What is the fundamental processes that supports the energy for all living organisms? Why are trees so essential for life on earth? How do those trees make food for themselves? How do humans get our oxygen? Where does it come from and how was it made?
In biology class, we explore the answer to these questions: Photosynthesis.
All living organisms need energy; and glucose is the main source of energy for plants, animals and humans. Glucose is produced in a complex process that requires light energy from the sun and water from the ground which is called Photosynthesis. This is the method that plants, as autotrophs, use to create their own energy to support other heterotrophs. Photosynthesis is a fundamental process for life, as it provides organisms with oxygen that they need and recycle the carbon that we produce. That is why plants are so essential for sustaining the entire ecosystem on this planet. Not only they are producers of energy, trees and plants also help to extract the carbon out of the air; which therefore can immensely help to improve our climate conditions in an era where it is the main threat to the survival of all species.
Let’s dive deeper into how photosynthesis function in the leaves of plants.
There are two stages of photosynthesis: the Light Reactions and the Calvin Cycle.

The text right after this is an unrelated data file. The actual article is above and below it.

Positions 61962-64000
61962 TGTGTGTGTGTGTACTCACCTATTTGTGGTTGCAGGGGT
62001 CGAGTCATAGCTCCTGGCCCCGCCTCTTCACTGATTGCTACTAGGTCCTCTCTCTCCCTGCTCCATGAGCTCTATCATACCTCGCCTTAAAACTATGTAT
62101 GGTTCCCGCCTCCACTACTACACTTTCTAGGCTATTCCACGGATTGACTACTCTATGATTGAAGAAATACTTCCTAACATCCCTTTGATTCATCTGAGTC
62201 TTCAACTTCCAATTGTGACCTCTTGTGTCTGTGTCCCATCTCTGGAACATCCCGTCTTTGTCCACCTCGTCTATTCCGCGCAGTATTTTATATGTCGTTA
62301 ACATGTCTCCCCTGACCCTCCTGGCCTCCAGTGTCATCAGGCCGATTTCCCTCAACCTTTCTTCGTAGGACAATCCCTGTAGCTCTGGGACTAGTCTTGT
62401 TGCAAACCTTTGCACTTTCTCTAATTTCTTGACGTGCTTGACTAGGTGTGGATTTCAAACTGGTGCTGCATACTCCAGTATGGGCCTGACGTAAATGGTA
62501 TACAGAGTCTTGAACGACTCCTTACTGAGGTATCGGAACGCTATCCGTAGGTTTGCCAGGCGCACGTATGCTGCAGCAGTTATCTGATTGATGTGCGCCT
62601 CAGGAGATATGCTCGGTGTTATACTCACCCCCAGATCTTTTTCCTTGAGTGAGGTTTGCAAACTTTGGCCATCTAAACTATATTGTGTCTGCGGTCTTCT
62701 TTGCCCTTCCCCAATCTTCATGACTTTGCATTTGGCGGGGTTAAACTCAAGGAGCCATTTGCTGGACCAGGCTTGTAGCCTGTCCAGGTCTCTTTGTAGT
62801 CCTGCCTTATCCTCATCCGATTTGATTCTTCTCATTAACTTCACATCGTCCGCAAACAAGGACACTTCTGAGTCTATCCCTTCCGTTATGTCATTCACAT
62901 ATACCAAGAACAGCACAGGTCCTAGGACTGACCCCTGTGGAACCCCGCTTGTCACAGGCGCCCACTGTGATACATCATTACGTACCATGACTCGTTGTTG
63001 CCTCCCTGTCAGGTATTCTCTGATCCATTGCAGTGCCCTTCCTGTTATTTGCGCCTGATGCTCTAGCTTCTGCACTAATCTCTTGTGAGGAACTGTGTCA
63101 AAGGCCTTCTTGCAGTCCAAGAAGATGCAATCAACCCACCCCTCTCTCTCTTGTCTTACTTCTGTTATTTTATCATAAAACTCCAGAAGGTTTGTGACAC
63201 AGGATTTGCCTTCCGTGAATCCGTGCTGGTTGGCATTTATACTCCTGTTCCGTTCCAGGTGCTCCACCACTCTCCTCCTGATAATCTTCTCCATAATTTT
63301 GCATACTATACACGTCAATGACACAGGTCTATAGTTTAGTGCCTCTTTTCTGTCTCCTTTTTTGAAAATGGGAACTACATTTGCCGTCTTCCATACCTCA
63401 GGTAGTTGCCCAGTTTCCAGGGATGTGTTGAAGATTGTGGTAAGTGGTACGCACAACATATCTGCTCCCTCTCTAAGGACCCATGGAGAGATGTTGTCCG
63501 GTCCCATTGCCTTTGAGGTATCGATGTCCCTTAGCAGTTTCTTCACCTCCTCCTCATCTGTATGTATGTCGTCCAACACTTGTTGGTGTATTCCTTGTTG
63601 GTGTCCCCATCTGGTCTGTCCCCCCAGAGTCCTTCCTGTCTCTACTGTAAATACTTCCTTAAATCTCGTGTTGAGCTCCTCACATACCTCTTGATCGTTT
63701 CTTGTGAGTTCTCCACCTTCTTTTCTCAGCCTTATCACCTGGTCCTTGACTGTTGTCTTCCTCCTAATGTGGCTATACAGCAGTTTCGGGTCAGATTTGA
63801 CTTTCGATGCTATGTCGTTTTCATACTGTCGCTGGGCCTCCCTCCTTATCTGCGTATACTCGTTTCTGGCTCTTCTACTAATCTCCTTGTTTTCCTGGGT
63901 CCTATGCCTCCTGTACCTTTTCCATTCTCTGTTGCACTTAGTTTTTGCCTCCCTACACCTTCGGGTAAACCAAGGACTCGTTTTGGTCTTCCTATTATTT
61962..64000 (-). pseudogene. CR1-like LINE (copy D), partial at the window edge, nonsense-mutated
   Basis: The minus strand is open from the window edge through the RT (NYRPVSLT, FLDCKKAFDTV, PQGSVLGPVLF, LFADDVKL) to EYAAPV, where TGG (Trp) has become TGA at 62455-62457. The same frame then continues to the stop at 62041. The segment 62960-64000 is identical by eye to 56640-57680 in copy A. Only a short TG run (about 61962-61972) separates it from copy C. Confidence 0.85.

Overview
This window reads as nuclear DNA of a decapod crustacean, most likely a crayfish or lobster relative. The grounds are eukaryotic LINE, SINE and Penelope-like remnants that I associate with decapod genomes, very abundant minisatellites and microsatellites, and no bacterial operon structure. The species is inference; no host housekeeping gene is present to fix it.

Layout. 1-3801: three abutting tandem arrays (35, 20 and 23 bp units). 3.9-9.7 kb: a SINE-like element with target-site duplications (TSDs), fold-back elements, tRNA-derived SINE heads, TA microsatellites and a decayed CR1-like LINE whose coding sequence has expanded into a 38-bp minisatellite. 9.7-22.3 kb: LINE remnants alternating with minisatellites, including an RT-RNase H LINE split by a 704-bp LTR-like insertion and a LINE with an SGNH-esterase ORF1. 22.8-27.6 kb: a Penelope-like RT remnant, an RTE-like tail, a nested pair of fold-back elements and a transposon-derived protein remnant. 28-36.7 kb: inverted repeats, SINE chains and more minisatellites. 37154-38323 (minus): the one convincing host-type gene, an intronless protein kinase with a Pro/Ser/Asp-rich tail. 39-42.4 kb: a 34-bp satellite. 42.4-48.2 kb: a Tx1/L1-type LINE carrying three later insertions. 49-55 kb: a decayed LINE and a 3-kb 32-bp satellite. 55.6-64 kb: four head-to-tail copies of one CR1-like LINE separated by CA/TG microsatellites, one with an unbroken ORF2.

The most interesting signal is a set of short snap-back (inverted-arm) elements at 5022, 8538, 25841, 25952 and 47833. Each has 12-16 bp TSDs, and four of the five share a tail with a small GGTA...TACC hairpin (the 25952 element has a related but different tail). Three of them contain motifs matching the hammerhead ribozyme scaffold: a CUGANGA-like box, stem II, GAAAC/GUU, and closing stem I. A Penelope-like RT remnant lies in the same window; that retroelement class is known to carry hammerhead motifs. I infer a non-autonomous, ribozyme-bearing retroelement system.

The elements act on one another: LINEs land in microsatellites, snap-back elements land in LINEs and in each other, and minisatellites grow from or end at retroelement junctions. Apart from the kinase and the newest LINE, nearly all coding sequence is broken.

- Light Reactions is the first stage that takes place in the chloroplast (that contains thylakoids which are packages of the green pigment, chlorophyll that helps to absorb the light energy). In this stage, plants will absorb the light energy and transfer them into two types of energy forms called ATP and NADPH. The Light Reactions is when the plants use water and release oxygen as a byproduct.
- Calvin Cycle is the second stage that takes place in the stroma (liquid like area in the chloroplast). This stage is when the plants use the carbon dioxide that they absorb from the atmosphere to create glucose (a form of sugar that is the main source of energy for plants, animals and humans) by using the energy absorbed during Light Reactions.
Through these complex steps that takes place in the leaves of three trillions trees on this planet, humans, animals and other consumers are able to get the glucose that they need and the waste of our respiration (Carbon Dioxide) can be recycled over and over again.
Without trees, living organisms would not have the energy source that we need and the climate crisis would threaten the survival of all species on Earth. That is why trees are so valuable for all living organisms on this planet.